Wednesday, February 29, 2012

My thought for the day

There is nothing quite so satisfying as determining the perfect word to express your intentions.

Back to the cave with me.

Wednesday, February 15, 2012

Giving your characters intimate moments

I have a tendency as a storyteller to focus on the story and not the characters. Sometimes this works out fine, because the characters are so clear to me that I don't really have to think about their backstory. It just kind of exists, and influences their behaviors without me analyzing it too much.

Oh to be so easy, right?

Well, that's not the case with my current WIP. The story is there, the action and twists and turns are all coming together quite nicely. And the characterization is there, but it's not always solid. My MC is the victim of the story, carried along by what she needs to do instead of what she would do. As my crit partner put it, "I can clearly see her now, but I can't see her how she was before this story started."

Part of this comes from having too much action without enough quiet moments. Quiet moments allow a reader to get familiar with a character outside of the story. Readers aren't distracted from learning new info or following action, they're just hanging out in a private moment with your character. And as we all know from our shower conversations with ourselves, private moments bring about unguarded actions that reveal us more than anything else.

Sometimes this comes in the form of quirks. Maybe your character talks to himself when he's alone, or sings show tunes, or cries when there's no one around to see him in a moment of weakness. Sometimes it's an action or behavior so ingrained they're not conscious of it, but it speaks volumes to the reader.

For example, the MC in my current WIP is an archer. In one scene, she's stuck between a rock and a hard place (literally) and needs a moment to plan. As she debates her decision, she strokes the fletching on her arrow. This services the scene on two levels: on the most immediate level, we see her nervousness in the habit. And the action speaks more about her nerves and internal prep than me as the author just saying "she was nervous and preparing for the next step."

But on the higher level, the reader sees it as a habit. It's a reminder: she's done this before. She knows to check the fletching for breaks, it's an action ingrained in her since she first learned how to shoot. She's probably done it hundreds of times before, in moments just like these, and suddenly we have an insight into her past. If she's been around arrows enough to pick this up as a nervous habit, then archery must be important to her life. It must have served a large role in her childhood, which naturally leads to more questions. Why? For how long? What else did it influence? And so on.

The moral of the story here is to give your character intimate moments with the reader. When you find those quiet scenes between actions, use them to build up the rapport between your character and your reader. These moments are insight into the MC's true personality, and allow you to share back story through their actions without info dumping on your reader.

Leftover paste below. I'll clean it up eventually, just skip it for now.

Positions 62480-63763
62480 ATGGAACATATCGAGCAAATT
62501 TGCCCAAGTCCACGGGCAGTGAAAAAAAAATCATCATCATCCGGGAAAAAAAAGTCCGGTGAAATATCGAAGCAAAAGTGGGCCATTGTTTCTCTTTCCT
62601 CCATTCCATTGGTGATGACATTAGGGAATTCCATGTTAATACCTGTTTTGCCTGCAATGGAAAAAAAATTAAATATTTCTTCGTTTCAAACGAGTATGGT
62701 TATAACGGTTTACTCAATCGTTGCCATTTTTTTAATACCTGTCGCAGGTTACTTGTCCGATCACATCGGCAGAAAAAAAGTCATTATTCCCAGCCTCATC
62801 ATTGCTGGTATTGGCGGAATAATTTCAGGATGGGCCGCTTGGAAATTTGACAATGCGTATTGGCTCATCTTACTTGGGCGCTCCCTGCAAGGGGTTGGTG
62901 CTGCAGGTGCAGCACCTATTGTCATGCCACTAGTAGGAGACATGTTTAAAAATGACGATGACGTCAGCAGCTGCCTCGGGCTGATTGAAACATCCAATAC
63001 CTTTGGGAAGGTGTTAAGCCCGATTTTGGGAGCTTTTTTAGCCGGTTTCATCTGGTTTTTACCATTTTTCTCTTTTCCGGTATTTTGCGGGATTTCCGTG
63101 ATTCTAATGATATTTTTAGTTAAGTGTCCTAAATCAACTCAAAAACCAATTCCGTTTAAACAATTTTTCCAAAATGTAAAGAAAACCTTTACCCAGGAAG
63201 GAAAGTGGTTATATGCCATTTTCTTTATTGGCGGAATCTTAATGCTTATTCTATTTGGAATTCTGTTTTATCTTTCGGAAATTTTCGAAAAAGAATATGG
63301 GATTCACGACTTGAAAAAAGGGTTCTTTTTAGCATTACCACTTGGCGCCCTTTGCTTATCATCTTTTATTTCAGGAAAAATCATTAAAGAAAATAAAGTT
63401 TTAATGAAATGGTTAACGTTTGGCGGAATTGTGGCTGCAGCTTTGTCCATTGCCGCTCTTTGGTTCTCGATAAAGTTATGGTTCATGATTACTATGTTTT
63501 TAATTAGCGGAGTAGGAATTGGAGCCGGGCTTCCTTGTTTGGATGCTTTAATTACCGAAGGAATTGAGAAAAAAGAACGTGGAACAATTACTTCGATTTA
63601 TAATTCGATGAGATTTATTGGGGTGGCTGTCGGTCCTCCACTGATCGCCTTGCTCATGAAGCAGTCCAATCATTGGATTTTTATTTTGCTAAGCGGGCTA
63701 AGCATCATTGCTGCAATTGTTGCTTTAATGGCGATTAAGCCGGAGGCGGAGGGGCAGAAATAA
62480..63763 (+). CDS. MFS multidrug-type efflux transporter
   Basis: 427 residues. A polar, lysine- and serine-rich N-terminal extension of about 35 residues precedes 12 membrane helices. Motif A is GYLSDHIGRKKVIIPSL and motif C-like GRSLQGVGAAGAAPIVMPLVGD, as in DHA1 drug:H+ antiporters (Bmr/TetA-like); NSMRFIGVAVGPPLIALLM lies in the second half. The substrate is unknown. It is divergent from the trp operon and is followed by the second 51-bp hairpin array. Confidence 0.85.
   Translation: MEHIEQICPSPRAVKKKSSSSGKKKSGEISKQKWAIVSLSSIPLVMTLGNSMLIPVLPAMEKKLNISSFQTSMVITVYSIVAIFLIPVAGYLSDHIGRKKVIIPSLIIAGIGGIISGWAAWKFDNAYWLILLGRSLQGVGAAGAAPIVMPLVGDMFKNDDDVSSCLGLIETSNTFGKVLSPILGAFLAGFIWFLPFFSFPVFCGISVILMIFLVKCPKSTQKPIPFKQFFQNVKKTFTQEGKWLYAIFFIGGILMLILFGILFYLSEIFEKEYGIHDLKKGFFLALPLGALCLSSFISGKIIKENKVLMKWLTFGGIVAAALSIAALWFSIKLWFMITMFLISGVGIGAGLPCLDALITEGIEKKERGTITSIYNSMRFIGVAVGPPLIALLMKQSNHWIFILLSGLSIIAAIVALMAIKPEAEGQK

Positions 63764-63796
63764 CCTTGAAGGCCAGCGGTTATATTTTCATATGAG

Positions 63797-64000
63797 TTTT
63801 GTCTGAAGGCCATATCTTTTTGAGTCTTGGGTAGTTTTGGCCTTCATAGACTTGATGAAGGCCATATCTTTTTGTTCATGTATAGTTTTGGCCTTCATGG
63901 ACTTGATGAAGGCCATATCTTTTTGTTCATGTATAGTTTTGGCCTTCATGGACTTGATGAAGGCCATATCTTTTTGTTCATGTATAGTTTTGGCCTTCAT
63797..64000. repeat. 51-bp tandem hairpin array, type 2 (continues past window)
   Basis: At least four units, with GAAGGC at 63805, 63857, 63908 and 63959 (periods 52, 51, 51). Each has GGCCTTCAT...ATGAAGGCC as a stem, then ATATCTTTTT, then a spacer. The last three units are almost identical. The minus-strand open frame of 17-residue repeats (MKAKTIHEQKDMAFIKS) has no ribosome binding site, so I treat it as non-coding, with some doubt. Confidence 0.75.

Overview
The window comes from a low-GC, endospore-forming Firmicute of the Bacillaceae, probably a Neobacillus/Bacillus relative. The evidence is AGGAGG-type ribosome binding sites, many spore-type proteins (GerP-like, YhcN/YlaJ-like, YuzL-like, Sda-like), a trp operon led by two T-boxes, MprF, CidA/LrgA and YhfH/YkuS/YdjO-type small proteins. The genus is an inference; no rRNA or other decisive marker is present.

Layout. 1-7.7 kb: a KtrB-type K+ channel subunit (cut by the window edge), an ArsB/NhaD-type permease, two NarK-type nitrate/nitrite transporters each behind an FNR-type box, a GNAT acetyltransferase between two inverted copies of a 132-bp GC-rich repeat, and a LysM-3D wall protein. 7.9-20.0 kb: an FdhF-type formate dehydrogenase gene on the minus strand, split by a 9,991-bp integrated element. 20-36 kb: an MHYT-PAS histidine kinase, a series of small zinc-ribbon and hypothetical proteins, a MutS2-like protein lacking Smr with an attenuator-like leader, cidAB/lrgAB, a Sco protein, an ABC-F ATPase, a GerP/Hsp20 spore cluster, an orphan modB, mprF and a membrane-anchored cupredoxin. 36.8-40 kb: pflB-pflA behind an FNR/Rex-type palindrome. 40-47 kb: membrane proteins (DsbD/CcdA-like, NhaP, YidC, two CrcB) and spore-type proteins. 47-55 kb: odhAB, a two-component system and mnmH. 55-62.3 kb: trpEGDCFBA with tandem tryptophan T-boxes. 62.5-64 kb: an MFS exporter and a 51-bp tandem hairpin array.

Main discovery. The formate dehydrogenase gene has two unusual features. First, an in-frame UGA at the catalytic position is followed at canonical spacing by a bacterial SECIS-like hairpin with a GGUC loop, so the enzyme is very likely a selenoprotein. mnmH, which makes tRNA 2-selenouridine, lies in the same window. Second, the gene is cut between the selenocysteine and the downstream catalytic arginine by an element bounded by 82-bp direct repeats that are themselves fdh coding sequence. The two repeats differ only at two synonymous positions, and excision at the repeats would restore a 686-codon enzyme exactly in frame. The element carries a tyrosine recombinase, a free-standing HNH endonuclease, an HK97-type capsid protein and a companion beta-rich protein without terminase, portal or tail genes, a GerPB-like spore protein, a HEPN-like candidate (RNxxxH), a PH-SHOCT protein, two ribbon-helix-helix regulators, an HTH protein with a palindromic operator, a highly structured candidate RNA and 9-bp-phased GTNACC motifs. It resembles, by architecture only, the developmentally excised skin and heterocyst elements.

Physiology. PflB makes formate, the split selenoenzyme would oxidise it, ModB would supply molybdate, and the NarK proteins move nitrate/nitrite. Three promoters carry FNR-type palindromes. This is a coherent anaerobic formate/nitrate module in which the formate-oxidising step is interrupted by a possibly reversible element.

How do you like to use your character's personal moments?

Monday, February 6, 2012

The benefits of spilling your secrets

I like to tell people I would do great in a zombie apocalypse because I have the hoarding mentality of the Great Depression. Maybe it's the fact I grew up poor, maybe it's the fact that I'm only slightly less selfish than a 2 year old with a My Little Pony collection, or maybe it's just part and parcel of my personality. I save new clothes for months before wearing them, I hide sugar packets in my desk in case we run out at work, and I hide my favorite foods in the cupboard so the partner-in-crime doesn't get to them before I do.

As a writer, this has translated to hoarding secrets. At first I thought I was saving the conflict for the climax. You know, Pedro can't find out Martha is really his daughter until 250 pages in. That big of a secret, you need to hoard it, right? Because if you give up all your good secrets at the beginning, you'll have no story left to end the damn thing.

What I really found out was that I was being lazy and protecting myself from actually having to work for something. Keeping that secret for 17 chapters meant nothing happened. People ate dinner, walked from one room to the other, but nothing really momentous occurred because I was waiting. As a result, my middles dragged and my climaxes were obvious from a dozen chapters off.

So this go round, I issued myself a challenge. When you have a secret, share it. Anytime something occurred to me - Martha is Pedro's DAUGHTER - I had to reveal it. Maybe not to the characters themselves, but to the reader. Because tension lies in the divide between the reader's knowledge and the character's knowledge. If the reader knows Martha is Pedro's daughter, but Pedro doesn't know it, we have tension.

And in the end, books are just secrets we're waiting to reveal. All stories are a string of revealed secrets, and we as the reader keep reading to find out what they are. What will happen when Pedro finds out? What does Martha want? Why didn't Pedro know Martha was his daughter in the first place? Secrets.

So my challenge to you: when you have a secret, spill it. You might be scared that you'll run out of secrets like I was, but what you'll find instead is that more secrets rise up through the cracks to answer the questions behind the secret you revealed before. And the climax you end up with is so much greater than what you started with, because you had to think harder to top yourself. And that's entertainment, my friends.